As a medical assistant you already have plenty to look forward to in your career. The field is experiencing rapid growth (31% which is much faster than average), and income expectations are on the rise. There are also multiple paths medical assistants can pursue be it general medical assisting, administrative medical assisting, or clinical medical assisting. Certification and registration also increase the job prospects of those looking to make the most out of their career. So how can you leverage a registration as a medical assistant to make the most of your future, and how is it different from a certification, or just skipping it all together?
Registered vs. Certified Medical Assistants
This is the big question that comes to mind when students start to explore their options for post-graduation work towards their career. In short, there is no difference in registered or certified designations. The only reason you would be one or the other is because of where you earn your designation. The American Registry of Medical Assistants offers a registered medical assistant license which is viewed with the same respect as the certification earned from the AAMA. So you have much less to worry about when it comes to which type of designation to pursue, and have to instead look at why you would want to follow this path.
Registered vs. Non-Registered
Non-registered medical assistants earn an average income of around $43,000 a year according to indeed.com. The same site shows those with that work as registered/certified medical assistants earn a total of $52,000 a year. This is the most current information at the time of this writing, but check for yourself and see if it is different now. Employers will also be more likely to take you on as a registered medical assistant than if you were not. The registration exams are thorough and broad, and require extensive knowledge of the tasks, policies, regulations and practices that are required in your career. Earning your registration shows employers that, even without experience, you know the requirements and you are willing to put in the extra work to stay up to date on your field.
Before you earn your registration you will need to get a diploma, or degree, of some sort from a learning institution. A few things to keep in mind as you star to pursue this goal. Look for schools that specifically prepare you to take the exams offered by the ARMA or AAMA to ensure your education is working towards your goals. Don’t be afraid to look for work before your registration exam. Employers will likely assist you in earning your registration and reward you with higher income upon completion.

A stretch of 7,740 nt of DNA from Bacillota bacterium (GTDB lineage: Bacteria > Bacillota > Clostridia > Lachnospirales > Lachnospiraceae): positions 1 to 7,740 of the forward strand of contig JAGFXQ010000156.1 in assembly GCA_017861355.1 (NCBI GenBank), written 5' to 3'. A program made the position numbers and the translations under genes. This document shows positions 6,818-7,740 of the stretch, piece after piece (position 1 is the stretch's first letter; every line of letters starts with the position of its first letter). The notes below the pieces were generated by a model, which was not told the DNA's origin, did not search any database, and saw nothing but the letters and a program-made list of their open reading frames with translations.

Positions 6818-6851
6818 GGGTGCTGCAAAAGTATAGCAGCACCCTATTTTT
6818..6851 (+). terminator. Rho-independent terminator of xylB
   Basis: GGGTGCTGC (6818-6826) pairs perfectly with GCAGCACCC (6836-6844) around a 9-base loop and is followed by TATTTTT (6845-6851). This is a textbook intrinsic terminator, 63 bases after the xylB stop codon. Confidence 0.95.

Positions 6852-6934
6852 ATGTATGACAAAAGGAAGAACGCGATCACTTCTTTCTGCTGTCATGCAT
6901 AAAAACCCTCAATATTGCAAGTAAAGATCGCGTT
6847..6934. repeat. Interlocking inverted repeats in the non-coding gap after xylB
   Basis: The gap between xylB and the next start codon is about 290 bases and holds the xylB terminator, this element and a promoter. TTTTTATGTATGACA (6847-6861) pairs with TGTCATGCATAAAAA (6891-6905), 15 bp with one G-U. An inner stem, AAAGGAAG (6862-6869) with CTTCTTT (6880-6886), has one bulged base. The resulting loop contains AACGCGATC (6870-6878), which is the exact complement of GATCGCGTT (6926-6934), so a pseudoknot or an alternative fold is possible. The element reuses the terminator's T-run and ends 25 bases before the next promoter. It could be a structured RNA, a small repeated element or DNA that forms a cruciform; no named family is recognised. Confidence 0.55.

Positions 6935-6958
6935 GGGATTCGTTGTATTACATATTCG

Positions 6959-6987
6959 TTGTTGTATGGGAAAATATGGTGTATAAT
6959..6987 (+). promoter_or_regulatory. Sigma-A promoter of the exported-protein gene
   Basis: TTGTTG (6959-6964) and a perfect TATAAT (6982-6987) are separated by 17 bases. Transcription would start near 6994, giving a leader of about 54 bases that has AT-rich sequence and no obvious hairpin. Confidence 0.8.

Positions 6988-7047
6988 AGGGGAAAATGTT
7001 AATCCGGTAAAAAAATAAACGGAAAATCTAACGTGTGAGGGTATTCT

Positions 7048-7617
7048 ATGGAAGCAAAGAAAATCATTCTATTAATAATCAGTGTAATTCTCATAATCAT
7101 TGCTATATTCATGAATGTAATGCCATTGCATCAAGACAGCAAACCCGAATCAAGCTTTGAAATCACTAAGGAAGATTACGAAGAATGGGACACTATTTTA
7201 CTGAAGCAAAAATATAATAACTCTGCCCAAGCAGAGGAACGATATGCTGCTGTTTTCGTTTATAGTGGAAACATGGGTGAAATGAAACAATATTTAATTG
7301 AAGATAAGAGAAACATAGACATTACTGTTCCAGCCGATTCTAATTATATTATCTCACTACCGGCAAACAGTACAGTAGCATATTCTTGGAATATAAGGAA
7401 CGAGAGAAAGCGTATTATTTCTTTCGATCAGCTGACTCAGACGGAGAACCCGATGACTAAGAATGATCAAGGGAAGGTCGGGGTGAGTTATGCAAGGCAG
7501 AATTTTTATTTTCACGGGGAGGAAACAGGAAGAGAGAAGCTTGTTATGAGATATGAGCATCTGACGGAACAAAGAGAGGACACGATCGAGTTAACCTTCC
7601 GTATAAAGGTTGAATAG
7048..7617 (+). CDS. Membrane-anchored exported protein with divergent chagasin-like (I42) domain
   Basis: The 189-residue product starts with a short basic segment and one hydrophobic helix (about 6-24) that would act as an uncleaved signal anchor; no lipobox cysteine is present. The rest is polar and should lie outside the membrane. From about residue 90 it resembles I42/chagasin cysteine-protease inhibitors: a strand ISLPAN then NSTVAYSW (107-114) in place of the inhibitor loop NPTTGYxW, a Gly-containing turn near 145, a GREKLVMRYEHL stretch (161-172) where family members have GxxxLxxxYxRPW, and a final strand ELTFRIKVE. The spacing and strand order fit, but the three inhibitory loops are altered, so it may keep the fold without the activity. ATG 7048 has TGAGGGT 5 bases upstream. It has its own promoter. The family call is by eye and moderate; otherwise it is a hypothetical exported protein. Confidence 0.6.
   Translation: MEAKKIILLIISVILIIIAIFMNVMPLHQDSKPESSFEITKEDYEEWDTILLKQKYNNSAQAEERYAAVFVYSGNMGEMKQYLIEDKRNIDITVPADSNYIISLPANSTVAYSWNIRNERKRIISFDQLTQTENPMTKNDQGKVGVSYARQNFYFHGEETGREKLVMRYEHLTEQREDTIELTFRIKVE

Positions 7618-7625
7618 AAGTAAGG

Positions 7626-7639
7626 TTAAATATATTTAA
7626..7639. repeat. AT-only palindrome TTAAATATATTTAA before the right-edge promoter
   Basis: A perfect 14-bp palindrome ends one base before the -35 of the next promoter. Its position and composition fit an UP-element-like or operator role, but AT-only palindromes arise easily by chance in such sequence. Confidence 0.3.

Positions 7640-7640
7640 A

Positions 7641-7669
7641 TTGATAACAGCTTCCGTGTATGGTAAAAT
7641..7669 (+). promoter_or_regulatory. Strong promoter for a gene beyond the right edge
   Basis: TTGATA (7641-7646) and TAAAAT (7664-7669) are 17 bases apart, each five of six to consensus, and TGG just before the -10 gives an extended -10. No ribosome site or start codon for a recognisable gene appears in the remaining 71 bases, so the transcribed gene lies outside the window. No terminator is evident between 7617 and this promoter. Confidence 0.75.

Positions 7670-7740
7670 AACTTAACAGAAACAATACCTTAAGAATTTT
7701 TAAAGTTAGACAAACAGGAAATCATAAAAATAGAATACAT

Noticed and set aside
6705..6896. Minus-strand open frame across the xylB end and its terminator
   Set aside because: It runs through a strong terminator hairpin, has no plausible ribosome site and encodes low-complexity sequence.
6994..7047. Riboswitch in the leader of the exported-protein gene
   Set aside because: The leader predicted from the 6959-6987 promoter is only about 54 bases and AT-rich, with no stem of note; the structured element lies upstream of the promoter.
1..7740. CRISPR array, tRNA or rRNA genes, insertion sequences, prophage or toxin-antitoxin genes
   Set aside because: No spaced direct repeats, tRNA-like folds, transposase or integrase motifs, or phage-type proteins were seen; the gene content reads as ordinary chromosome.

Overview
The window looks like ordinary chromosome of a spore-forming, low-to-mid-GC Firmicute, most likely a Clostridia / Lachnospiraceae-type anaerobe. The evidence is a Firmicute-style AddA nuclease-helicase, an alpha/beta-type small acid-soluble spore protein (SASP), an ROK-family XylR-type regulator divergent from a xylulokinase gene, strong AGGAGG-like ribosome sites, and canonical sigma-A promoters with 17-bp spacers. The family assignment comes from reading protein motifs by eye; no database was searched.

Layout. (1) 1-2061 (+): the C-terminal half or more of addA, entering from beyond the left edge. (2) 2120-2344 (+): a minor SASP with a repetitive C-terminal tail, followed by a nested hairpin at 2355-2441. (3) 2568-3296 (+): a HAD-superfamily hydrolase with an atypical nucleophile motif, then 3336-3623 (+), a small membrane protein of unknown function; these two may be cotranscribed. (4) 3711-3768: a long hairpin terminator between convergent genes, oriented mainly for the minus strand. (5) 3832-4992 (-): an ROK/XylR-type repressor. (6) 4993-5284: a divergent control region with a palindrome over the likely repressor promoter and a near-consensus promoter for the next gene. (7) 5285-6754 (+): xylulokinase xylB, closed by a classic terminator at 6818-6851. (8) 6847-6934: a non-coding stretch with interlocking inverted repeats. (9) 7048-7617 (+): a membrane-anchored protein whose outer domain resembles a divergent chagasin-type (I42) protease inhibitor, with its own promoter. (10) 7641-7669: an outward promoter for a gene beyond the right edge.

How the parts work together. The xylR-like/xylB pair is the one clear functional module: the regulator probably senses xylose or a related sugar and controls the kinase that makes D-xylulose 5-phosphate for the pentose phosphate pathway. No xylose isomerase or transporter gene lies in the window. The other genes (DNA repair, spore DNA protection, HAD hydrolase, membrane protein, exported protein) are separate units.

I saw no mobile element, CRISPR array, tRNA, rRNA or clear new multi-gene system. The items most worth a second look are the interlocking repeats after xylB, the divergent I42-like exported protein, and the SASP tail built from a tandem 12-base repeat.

You should also discuss future plans with the school of your choice. Find out if they offer advanced classes, or if credits will transfer to other schools. The ultimate goal is to leave plenty of bridges open for your future if you decide to continue your education at another time.
A Few Tips
As you star to pursue your designation, you should spend some time now, learning about the requirements that you will need to meet to earn it. For example, the American Registry of Medical Assistants has a convenient page that covers everything you will need to know about the requirements to join the organizations. In most cases, you will likely pursue the CMA (AAMA) Exam, and making sure you are prepared is key. Explore the information that is provided through their site to learn more about how to make sure you are ready to earn your certification or registration. Keep in mind that the designation you earn is going to vary based on location and a few other factors, but registered and certified medical assistants are viewed the same, with slightly different names.